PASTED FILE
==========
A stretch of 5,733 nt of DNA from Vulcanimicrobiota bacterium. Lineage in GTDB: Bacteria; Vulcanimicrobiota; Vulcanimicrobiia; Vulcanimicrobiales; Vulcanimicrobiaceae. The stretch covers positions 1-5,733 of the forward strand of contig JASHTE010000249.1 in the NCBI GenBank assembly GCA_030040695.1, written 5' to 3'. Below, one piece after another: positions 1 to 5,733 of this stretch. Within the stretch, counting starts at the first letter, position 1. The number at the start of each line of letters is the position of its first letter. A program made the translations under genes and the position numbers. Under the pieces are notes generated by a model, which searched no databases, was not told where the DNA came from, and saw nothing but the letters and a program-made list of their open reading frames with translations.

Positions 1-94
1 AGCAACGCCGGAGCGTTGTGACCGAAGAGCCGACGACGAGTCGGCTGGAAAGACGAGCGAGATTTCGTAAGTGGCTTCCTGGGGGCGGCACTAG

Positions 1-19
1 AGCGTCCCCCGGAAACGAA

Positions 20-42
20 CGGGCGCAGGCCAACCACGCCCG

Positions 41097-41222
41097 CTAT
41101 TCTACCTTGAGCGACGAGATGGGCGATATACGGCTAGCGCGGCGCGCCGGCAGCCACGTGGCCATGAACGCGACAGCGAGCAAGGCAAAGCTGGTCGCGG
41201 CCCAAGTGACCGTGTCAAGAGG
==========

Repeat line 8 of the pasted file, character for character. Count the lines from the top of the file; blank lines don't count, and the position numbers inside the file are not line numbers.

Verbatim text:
Positions 41097-41222